But the main reason for his resignation seems to be launch of a criminal investigation into financial irregularities at the Association.

An email from Councillor Rob Holden, Deputy Chair of the Calder Valley Conservatives, leaked to Political Scrapbook, says that West Yorkshire police seized the accounts in connection with their enquiries.

West Yorkshire Police released a statement to Political Scrapbook this afternoon:

“Police in Calderdale have been made aware of an allegation of financial irregularity. A criminal investigation has now been launched to examine this allegation, and is its early stages.”

In a phone conversation with Political Scrapbook this afternoon, deputy chair cllr Rob Holden confirmed the resignation and the email. He added:

“All I can say right now is that West Yorkshire police have mine and the Association’s full cooperation.
The blog Impolite Conversation claims that Craig Whittaker MP’s office is to be investigated next, but we could not confirm that.”

The emails below give more insight into why the chair resigned, and why West Yorkshire Police is now investigating.

More on this developing story soon…



Subject: Resignation CVCA
Sent: 26 May 2016 14:03
From: Charles Moran
To: Rob Holden, Jasbir Singh
Dear Rob

It is with regret that I am writing to you to tender my resignation as Chairman of CVCA as of today’s date.

As you are aware, it has taken some time to get to the bottom of the Association’s finances, a task you requested be carried out last October.

Whilst there are still outstanding issues with the accounts I have submitted to the Electoral Commission,it is a best estimate and I have also copied it to Andy Stedman at Compliance.

The reason I have been unable to accurately finalise the accounts is as a result of missing records that have been requested from the Treasurer on several occasions and have not been supplied.

Attached to this email is a copy of a Chartered Accountant’s report which states that the accounts are not being kept as they should be. There are issues regarding the recording of cash receipts, lack of cash recording with no receipts issued for payments received, missing invoices and a lack of authorisation for expenditure. Clearly the Executive has a responsibility to correct these shortcomings.

You will also be aware of the toxic nature of my tenure as Chairman, due to the breakdown in relations with the MP and two officers of the Association. This situation is unacceptable and steps need to be taken to separate the Parliamentary Party from the Voluntary Party.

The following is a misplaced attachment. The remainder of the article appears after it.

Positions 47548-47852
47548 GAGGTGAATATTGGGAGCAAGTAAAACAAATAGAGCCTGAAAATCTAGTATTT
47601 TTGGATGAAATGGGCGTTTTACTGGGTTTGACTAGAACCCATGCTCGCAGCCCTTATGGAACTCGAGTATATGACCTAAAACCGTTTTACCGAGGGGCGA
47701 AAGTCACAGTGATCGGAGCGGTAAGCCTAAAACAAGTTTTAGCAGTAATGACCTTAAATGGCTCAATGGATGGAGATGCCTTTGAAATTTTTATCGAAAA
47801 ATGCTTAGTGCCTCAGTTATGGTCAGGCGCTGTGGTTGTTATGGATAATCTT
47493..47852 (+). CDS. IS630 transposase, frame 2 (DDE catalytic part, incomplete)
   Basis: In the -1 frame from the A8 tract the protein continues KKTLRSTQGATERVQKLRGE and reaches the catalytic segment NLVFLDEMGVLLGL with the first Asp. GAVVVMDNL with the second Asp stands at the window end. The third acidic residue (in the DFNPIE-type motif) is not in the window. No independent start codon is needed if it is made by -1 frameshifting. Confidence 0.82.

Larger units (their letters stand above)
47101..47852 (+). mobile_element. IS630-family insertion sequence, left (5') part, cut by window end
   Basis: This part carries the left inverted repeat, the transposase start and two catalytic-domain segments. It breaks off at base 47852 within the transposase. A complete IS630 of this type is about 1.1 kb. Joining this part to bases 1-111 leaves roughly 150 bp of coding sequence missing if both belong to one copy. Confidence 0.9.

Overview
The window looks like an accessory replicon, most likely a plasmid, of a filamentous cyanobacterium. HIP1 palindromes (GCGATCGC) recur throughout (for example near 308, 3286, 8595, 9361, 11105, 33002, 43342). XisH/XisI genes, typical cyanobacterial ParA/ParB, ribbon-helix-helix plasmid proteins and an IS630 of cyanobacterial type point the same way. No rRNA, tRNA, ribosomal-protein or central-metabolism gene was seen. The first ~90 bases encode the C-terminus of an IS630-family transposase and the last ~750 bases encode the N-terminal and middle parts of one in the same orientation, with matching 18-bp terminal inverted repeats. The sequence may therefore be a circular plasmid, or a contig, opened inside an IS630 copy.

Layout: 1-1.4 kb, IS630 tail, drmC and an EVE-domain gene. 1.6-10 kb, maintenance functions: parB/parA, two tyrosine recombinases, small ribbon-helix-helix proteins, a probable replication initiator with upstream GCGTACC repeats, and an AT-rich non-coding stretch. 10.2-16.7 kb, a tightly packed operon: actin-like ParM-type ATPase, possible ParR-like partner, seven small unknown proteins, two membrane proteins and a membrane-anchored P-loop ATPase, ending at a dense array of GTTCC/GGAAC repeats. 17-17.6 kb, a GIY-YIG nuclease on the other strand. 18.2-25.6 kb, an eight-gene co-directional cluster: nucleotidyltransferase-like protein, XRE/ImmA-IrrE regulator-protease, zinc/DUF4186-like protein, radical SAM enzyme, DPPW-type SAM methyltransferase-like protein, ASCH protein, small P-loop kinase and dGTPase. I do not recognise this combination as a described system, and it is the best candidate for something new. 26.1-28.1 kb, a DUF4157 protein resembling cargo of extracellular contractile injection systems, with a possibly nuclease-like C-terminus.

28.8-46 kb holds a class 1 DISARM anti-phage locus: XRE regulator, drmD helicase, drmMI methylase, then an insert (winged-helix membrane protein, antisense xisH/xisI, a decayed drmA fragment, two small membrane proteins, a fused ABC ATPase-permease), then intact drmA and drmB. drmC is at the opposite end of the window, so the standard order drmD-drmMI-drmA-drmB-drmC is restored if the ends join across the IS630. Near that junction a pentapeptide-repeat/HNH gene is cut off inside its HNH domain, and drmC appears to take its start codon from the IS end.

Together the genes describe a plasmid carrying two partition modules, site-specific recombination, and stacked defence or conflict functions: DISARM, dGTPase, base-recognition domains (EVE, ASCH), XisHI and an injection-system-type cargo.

The fact that the MP is able to not only access the Association’s funds without authority from the Chairman or the Executive is a matter of grave concern. The Constitution is clear that all funds are controlled by the Association and its Executive, the fact that two officers are able to withdraw funds without authority is clearly in breach of the rules.

The fact that I, as Chairman, am not on the mandate and neither are you, the Deputy Fund Raising and Membership, is also a matter which I consider to be unacceptable.

Whilst it has been difficult for me as Chairman for the past year, I can’t help feeling disappointed that once again we have failed to take outright control of Calderdale Council, largely as a result of resources being diverted to a safe seat at the expense of target seats. We lost one of the target seats by less than a100 votes.

Above attached is a schedule of missing information, Chartered Accountant’s report and a copy of the estimated accounts that have been sent to Compliance and the Electoral Commission. Would you mind ensuring that these documents together with my email to you are circulated with the AGM calling notice to all members when you decide to call it please?




Subject: FW: Resignation CVCA
Sent: 26 May 2016 14:27
From: Rob Holden
To: Brighouse Campaign Centre

Dear member.

I am writing to you further to receiving the resignation of Mr Charles Moran as Chairman of the Calder Valley Conservative Association. I feel saddened that he has felt the need to stand down but thoroughly understand his reasons following his extremely poor treatment by certain members of the Association. The accounts (albeit incomplete) have finally been filed with the Electoral Commission.

Attached are the findings of the financial review that I requested back in October 2015 and I have to say that they do not make great reading as far as record keeping and propriety are concerned.

Yesterday the accounts of the Association were seized by the Police in connection with enquiries they are currently undertaking; the officer from the fraud and financial irregularities team has been assured that they will receive the ongoing co-operation of the Association with their investigation.

I am currently in discussions with the Area Chairman regarding the next steps concerning the AGM etc. and as soon as possible I will provide everyone with an update.